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HASTINGS, Minnesota — James C. Backstrom, the prosecutor in this
suburb of Minneapolis-St. Paul, is launching an attack on the right-to-die
Backstrom has publicly revealed plans to secure grand jury indictments this
Friday (May 11, 2012) against Final Exit Network, one of the nation’s leading
organizations in the movement for the right to death with dignity.
Final Exit Network is an all-volunteer group of senior citizens who provide
information, education and emotional support to its members when they have
made a competent decision to terminate intolerable suffering.
The Dakota County grand jury is investigating the May 30, 2007 suicide of
Doreen Dunn in Apple Valley, Minnesota, in Dakota County. She suffered from
permanent, incurable, painful, debilitating conditions that, her doctor wrote, made her unable to sit or stand for more than 10 minutes at a time, sleep for more than four hours a night, travel, work, or enjoy “any social life.” She herself wrote that she experienced great pain from “any pressure” or “any movement.”
While it is illegal to assist in a suicide in most states, under its protocols, Final Exit Network carefully does not cross the line into “assisting” in its members’ suicides. Final Exit Network volunteers attend deaths to provide emotional support to their members, but they do not provide the means for their members to hasten their deaths, and they do not physically assist.
The Final Exit Network corporation and seven of its members were charged
in 2009 with assisting in suicides in Arizona and Georgia. Those prosecutions
ended in failure. Nobody from Final Exit Network has ever been adjudicated
guilty of assisting in a suicide.
“We wish County Attorney Backstrom would learn something from the
history of these prosecutions,” said Final Exit Network’s president, Wendell
Stephenson, an ethics instructor at Fresno City College in California. “Final Exit Network’s courageous and compassionate volunteers do not participate in any illegal form of assistance in suicides.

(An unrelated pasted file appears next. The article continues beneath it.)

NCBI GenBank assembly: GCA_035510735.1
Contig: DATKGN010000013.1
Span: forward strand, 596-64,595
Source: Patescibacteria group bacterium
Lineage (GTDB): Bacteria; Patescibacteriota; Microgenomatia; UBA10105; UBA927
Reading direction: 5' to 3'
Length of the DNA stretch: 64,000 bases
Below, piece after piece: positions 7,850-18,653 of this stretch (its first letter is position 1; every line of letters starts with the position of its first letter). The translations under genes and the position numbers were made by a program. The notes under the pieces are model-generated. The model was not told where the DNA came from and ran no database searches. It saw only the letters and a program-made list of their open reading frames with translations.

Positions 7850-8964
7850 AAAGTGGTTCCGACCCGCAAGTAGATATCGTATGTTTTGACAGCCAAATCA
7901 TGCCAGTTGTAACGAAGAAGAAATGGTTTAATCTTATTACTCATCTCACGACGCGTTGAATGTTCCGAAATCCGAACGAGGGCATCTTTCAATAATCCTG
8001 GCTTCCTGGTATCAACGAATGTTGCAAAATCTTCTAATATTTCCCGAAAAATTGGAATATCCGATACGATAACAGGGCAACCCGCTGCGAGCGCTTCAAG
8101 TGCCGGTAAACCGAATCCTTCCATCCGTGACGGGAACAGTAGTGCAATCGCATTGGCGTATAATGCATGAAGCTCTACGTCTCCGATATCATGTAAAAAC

“We think the Minnesota investigation is a politically motivated attack on
the whole right-to-die movement.”
In only one case has a jury reached a verdict on a charge against a Final Exit
Network volunteer. FEN’s then-medical director, Dr. Larry Egbert, 83, of
Baltimore, was charged in Phoenix with conspiracy to assist in a suicide. On April 19, 2011, after a three-week trial, the jury found him not guilty.
In the same trial, the jury was unable to reach a verdict as to exit guide
Frank Langsner, 86, of suburban Phoenix. The jury deadlocked 7 to 1 in favor of finding Langsner “not guilty” of conspiracy, and voted 4 to convict and 3 to acquit, with one abstention, on the charge of assisting in a suicide.
Instead of retrying Langsner, the Maricopa County prosecutors offered a
plea deal to a minor misdemeanor with a sentence of one year on probation. His
lawyer called it “an offer he could not refuse,” and Langsner pleaded guilty.
Previously, in the same case, the prosecutors offered plea bargains to two
other charged exit guides in exchange for their testimony at trial. Those two
pleaded guilty to minor misdemeanors and were sentenced to one year on
probation. None of the three Arizona guilty pleas was to a felony, or to the crime of assisting in a suicide.
In northern Georgia, the Forsyth County prosecutors brought charges of
assisting in a suicide, racketeering, and conspiracy against the Final Exit Network corporation and four volunteers, including Dr. Egbert.
Under the law, the Georgia charges could have resulted in 25-year prison
terms for the individuals and the dissolution of the corporation and forfeiture of all of its assets. Instead, however, the charges were all dismissed before trial when the Supreme Court of Georgia ruled the Georgia statute to be unconstitutional under the First Amendment.
Minnesota’s statute is subject to the same First Amendment problem as the
Georgia statute. The Minnesota statute defines “aiding” in a suicide to include “advising, encouraging, or assisting” in the suicide.
In most of the 37 states that have a statute specifically banning assistance in a suicide, the statute bans the providing of physical aid or assistance in a suicide or providing the means for another to commit suicide.
“In the Minnesota statute, the words ‘advising’ and ‘encouraging’ are
vague, undefined, and facially overbroad under the First Amendment because they could be interpreted to prohibit protected speech,” said Final Exit Network’s general counsel, Robert Rivas, who argued the Georgia case to the Supreme Court of Georgia.
“The only other states whose statutes use that kind of impermissibly vague,
overbroad language are California, Louisiana, Mississippi, North Dakota,
Pennsylvania, and South Dakota. We are confident the laws of those seven states are unconstitutional under the First Amendment. I guess Minnesota’s law will now be the first of them to be tested in court.”
For more information, go to www.finalexitnetwork.org, and contact
Wendell Stephenson, the president, of Fresno, California;

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